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Nonlinear Frequency Conversion

Author: the photonics expert

Definition: the conversion of input light to light of other frequencies, using optical nonlinearities

More general term: nonlinear effects

More specific terms: frequency doubling, frequency tripling, frequency quadrupling, sum and difference frequency generation, optical rectification, supercontinuum generation, optical parametric oscillation and generation, stimulated Raman scattering, high harmonic generation

Category: article belongs to category nonlinear optics nonlinear optics

DOI: 10.61835/bbc   Cite the article: BibTex plain textHTML

Nonlinear frequency conversion means that an optical nonlinearity is utilized for converting part of the optical power of some input light to output light in a different wavelength region. This is often quasi-monochromatic light with a fixed wavelength or sometimes a tunable wavelength; in some cases, broadband light is generated. In almost all cases, the input light is provided in the form of a laser beam with a substantial optical intensity; only under such conditions, nonlinear frequency conversion processes can be highly efficient. The output is then also usually obtained in the form of a laser-like beam, i.e., with high spatial coherence.

Not all wavelength regions of interest are directly accessible with lasers. Therefore, it is common e.g. to generate visible or ultraviolet light by nonlinear conversion of near-infrared light from one or several lasers. Also, mid-infrared laser sources are often realized based on a near-infrared laser combined with some nonlinear frequency conversion apparatus.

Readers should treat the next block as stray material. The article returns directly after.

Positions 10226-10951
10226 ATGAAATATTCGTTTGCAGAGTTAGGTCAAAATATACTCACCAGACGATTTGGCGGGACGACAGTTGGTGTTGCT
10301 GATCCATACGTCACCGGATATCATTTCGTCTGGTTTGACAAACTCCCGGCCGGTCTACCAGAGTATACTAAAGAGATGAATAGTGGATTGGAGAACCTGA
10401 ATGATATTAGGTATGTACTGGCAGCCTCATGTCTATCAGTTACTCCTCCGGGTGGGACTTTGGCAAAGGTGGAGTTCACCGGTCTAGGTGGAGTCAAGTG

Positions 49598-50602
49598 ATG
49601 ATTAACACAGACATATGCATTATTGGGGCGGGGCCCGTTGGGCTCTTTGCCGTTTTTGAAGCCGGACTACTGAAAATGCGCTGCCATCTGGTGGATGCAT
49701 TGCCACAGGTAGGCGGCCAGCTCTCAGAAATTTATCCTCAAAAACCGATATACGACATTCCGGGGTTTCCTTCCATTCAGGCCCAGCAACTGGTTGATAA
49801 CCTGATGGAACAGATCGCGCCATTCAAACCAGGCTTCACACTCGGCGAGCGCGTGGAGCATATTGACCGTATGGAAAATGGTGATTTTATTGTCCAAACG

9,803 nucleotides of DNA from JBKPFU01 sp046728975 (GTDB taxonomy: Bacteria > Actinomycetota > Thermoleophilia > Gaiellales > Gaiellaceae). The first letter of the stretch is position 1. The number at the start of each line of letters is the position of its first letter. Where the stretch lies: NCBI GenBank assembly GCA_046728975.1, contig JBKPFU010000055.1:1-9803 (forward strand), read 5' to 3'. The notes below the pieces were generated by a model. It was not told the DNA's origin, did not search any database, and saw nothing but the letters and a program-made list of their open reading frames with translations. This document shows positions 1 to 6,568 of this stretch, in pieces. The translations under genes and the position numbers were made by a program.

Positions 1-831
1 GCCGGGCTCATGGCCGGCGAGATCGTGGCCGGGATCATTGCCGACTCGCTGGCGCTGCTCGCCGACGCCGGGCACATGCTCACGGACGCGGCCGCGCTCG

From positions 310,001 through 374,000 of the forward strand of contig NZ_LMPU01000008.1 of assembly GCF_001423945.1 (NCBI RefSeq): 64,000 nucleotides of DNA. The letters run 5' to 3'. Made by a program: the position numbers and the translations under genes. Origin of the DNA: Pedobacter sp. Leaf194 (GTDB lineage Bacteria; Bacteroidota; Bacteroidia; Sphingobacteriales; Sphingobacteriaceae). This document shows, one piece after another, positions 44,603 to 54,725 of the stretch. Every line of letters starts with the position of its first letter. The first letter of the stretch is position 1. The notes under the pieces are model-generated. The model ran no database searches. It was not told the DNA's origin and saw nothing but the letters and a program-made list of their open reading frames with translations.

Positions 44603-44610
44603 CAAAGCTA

Examples of nonlinear conversion processes are:

Many but not all of these processes can be efficient only with phase matching and with polarized light. Laser radiation is usually linearly polarized, but some devices (e.g. certain high-power fiber lasers and amplifiers) are not well suited for nonlinear frequency conversion because they do not emit with a stable linear polarization state, or because they have insufficient spatial or temporal coherence.

Efficient Conversion at High Optical Intensities

As nonlinear frequency conversion can be efficient only at sufficiently high optical intensities, the intensities often have to be increased with one or several of the following methods:

Applicable intensities are often limited by the damage threshold of the nonlinear materials. There are situations where that limitation prevents highly efficient frequency conversion. An example is frequency doubling of ultrashort pulses into the ultraviolet spectral region, where the large group velocity mismatch limits the interaction length while the damage threshold is relatively low.

Design Issues

The design of nonlinear frequency conversion devices can involve subtle issues. For devices based on parametric nonlinearities, there can be beam quality effects due to spatial walk-off, gain guiding, pump depletion and backconversion. Such effects can be investigated with numerical computer models, which can simulate the evolution of the spatial (and possibly temporal) profiles of the interacting beams. Particularly for the conversion of ultrashort pulses, there is a wide range of phenomena which should be properly understood in order to avoid problems. Numerical simulations may be essential for optimizing the performance.

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[1]G. D. Boyd and D. A. Kleinman, “Parametric interaction of focused Gaussian light beams”, J. Appl. Phys. 39 (8), 3597 (1968); https://doi.org/10.1063/1.1656831 (a seminal work with a comprehensive quantitative discussion)
[2]R. L. Sutherland, Handbook of Nonlinear Optics, 2nd edn., Marcel Dekker, New York (2003)
[3]A. V. Smith, SNLO software for simulating nonlinear frequency conversion in crystals, free download, http://www.as-photonics.com/snlo, from AS-Photonics
[4]A. V. Smith, Crystal nonlinear optics with SNLO examples, ISBN 978-0-692-40044-9, https://as-photonics.com/products/crystal-nlo-book/

(Suggest additional literature!)

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